By Gosan Godjaev
Turkey continues carrying on an ambitious and active foreign policy in the South Caucasus and the Central Asia. The Turkish diplomacy is still making efforts to expand its zones of influence being a “mediator” in solving regional and world problems such as the Karabakh conflict, the Arab-Israeli confrontation, and even the Iranian nuclear program. Obviously Turkey seeks to become a “big brother” for two and more regions having “a model of development” for the Turkic states.
Despite the Turkic heritage of many peoples from the Central Asia the Justice and Development Party (AKP) focuses on development of energy cooperation with the South Caucasus countries to reap a profit at the expense of the Central Asia countries that are located far away and are not rich in natural resources. All it is being done despite the statements about ethnic solidarity with them. Besides, Turkey will go till the end in deriving benefit from the economy and energy capacity of Azerbaijan. Azerbaijan is also a mediator in building a constructive dialogue between Turkey and the Turkic republics of the Central Asia.
It is clear that it has always been vital for Turkey to get cheap Azerbaijani oil and gas. The main task for Turkey is to gain control over transportation routes through Azerbaijan and other countries of the South Caucasus in order to achieve advantage over Russia and Iran in the South Caucasus.
There are two stages of the Turkish foreign policy towards the South Caucasus countries during the rule of the AKP. The first stage was in 2002-2008, the second one is from 2008 till present time. It is necessary to understand the ideology of the new entity in the Turkish political area in order to understand the changes in the Turkish foreign policy when the AKP came to power. Of course the Independent Industrialists’ and Businessmen’s Association (MÜSİAD) impacted on the AKP formation. Its members founded several AKP offices and were included in the electoral register. The Association also financed the new party. So, there is a conclusion that during the first years of rule the AKP counted on the economic projects and expansion of its economic influence abroad. It affected its policy in relation to the South Caucasus states. We see it in Azerbaijan. Many large economic projects were being triggered during this period. They are Baku-Tbilisi-Ceyhan pipeline, Baku-Tbilisi-Erzurum pipeline, and Baku-Tbilisi-Kars railway.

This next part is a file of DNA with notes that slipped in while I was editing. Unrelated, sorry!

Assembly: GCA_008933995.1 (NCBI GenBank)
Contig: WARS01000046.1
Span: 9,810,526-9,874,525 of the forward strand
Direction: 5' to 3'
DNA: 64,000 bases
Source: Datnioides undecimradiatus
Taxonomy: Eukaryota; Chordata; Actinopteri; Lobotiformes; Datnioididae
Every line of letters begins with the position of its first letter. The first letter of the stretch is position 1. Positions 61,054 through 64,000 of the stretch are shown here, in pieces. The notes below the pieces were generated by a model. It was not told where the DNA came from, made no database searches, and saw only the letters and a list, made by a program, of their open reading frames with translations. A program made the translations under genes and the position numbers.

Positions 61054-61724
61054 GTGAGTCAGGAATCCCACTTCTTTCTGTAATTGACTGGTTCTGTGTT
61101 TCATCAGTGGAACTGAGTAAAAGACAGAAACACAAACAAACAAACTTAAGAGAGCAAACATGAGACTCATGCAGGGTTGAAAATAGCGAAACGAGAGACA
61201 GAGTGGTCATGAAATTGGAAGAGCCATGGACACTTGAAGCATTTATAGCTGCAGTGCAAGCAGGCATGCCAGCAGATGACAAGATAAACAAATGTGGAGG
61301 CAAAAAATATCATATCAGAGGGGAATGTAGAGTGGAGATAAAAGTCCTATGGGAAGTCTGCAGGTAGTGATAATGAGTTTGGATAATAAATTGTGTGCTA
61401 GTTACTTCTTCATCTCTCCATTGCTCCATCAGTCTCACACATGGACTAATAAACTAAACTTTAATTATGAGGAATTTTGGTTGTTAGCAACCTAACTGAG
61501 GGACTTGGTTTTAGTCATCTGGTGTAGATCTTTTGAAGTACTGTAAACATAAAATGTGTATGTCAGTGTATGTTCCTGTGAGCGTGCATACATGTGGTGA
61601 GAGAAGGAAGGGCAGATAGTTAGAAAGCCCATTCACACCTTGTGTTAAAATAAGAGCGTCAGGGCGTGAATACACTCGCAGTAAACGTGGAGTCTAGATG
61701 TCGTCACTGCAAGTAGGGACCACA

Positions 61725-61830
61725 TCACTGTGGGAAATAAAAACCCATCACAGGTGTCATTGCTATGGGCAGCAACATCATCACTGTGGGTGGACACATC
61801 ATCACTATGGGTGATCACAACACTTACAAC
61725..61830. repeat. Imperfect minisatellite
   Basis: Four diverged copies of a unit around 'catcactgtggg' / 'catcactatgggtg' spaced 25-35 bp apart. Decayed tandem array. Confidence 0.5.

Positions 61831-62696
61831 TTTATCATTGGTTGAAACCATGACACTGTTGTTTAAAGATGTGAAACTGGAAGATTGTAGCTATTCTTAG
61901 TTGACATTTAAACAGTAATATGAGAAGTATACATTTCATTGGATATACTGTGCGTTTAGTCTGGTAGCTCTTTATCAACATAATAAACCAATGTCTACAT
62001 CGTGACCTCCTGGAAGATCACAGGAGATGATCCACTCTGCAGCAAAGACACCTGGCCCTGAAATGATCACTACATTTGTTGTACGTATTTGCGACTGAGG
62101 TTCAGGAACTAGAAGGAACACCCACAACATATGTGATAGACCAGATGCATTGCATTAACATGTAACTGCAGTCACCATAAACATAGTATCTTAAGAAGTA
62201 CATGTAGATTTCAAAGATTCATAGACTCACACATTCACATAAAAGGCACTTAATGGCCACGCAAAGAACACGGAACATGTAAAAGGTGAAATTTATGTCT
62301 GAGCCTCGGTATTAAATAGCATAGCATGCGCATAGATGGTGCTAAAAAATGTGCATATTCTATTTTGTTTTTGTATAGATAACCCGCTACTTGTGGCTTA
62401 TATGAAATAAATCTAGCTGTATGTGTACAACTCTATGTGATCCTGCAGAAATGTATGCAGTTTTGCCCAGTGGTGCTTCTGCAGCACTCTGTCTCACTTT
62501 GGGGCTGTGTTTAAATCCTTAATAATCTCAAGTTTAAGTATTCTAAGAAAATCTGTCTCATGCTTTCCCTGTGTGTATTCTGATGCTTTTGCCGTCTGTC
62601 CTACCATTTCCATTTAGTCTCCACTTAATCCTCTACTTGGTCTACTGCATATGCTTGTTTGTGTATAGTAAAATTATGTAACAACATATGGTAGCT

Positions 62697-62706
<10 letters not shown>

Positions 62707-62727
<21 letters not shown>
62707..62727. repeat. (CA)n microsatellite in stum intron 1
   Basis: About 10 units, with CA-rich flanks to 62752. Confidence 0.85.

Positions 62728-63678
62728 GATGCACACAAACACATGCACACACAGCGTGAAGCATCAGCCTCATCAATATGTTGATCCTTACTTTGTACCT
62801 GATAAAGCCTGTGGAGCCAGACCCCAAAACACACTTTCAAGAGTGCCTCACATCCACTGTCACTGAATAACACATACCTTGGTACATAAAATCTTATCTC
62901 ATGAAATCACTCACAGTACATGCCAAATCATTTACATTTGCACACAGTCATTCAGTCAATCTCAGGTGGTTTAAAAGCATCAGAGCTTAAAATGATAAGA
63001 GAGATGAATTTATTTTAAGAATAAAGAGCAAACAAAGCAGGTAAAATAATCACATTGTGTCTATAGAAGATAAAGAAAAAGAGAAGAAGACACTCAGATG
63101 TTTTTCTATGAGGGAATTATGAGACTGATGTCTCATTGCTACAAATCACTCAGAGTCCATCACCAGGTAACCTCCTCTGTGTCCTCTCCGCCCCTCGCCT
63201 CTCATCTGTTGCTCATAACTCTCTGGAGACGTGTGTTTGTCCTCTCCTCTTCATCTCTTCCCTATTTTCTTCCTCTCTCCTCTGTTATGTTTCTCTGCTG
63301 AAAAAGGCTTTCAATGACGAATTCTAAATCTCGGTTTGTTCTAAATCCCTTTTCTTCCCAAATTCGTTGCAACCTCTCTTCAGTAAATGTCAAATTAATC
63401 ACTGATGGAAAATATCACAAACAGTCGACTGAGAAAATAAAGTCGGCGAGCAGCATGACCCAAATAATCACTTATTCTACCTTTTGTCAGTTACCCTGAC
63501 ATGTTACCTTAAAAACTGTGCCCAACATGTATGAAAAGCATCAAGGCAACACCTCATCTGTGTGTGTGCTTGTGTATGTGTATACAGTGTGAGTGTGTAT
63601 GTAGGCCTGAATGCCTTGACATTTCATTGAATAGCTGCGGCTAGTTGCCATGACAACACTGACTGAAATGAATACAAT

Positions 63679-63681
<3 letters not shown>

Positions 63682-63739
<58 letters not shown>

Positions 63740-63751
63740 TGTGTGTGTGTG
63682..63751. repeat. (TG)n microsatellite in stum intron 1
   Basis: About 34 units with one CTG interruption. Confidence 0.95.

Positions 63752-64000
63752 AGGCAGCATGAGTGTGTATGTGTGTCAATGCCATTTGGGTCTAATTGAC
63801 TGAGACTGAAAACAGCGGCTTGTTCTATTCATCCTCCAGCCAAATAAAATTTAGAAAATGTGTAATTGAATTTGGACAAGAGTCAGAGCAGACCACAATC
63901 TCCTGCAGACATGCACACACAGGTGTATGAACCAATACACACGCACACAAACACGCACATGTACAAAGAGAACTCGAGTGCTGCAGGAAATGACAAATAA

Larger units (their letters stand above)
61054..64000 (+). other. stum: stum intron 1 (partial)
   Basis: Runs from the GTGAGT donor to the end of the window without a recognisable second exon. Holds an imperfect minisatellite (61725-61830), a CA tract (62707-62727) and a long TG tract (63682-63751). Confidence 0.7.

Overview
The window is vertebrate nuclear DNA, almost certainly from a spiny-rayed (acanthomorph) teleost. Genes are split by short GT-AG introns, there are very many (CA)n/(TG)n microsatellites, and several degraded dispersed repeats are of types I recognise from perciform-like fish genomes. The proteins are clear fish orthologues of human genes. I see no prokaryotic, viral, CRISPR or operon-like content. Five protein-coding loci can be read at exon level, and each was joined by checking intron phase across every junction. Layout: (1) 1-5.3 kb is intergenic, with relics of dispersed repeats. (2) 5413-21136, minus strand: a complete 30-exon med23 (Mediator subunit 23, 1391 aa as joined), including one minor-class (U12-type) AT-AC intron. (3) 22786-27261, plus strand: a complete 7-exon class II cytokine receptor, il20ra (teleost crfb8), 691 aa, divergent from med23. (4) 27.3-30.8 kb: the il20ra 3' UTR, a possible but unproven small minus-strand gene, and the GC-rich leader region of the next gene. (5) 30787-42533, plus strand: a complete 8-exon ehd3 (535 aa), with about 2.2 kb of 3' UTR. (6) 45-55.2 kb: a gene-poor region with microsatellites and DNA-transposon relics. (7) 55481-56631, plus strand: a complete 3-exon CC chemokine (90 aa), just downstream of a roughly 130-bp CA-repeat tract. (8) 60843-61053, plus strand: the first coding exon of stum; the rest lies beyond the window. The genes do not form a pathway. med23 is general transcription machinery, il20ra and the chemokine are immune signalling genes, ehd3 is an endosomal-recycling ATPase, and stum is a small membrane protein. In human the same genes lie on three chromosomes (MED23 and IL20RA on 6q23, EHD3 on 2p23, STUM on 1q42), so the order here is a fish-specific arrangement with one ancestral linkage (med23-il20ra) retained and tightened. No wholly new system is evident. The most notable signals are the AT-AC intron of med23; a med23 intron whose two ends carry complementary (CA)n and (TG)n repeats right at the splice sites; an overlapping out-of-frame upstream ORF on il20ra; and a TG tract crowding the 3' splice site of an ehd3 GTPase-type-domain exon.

One of the features of the Turkish foreign policy second stage in relation to Azerbaijan is the use of “soft power” that has gradually been one of the foreign policy directions since 2002. So, using socio-political and socio-cultural channels for “soft power” appliance (particularly NGO and other “public diplomacy” tools) the AKP missionaries successfully entered not only domestic economic bodies, but also almost all state, social, and educational domestic institutions of the countries in the region including army, law, schools, universities, etc.
It is only natural that Azerbaijan is one of the first states that turned out to be influenced by Turkey in all state activities. According to many international experts the WWIII will be unleashed not in its usual form. They say that it has already been unleashed, and this war is the battle for people’s souls, it is conducted not in the battlefield, but in their heads. The example of it is the Soviet Union collapse without striking a blow. The Soviet Union was the most powerful state in terms of the military potential. Another example is the break-away of Ukraine from brotherly Russia without violence.
Are the Azerbaijani people ready to become a “sitting duck” of the “soft power” of Turkey, the country which prevailing over in economic pressure is ready to carry out the second part of the plan absorbing the Azerbaijani people on the spiritual and mental level and assimilating them into one Turkic state? Are they ready to forget their national history and traditions and become a raw material colony of the “pan-Turkic state”?
Please Donate Today
Did you enjoy this article? Then please consider donating today to ensure that Eurasia Review can continue to be able to provide similar content.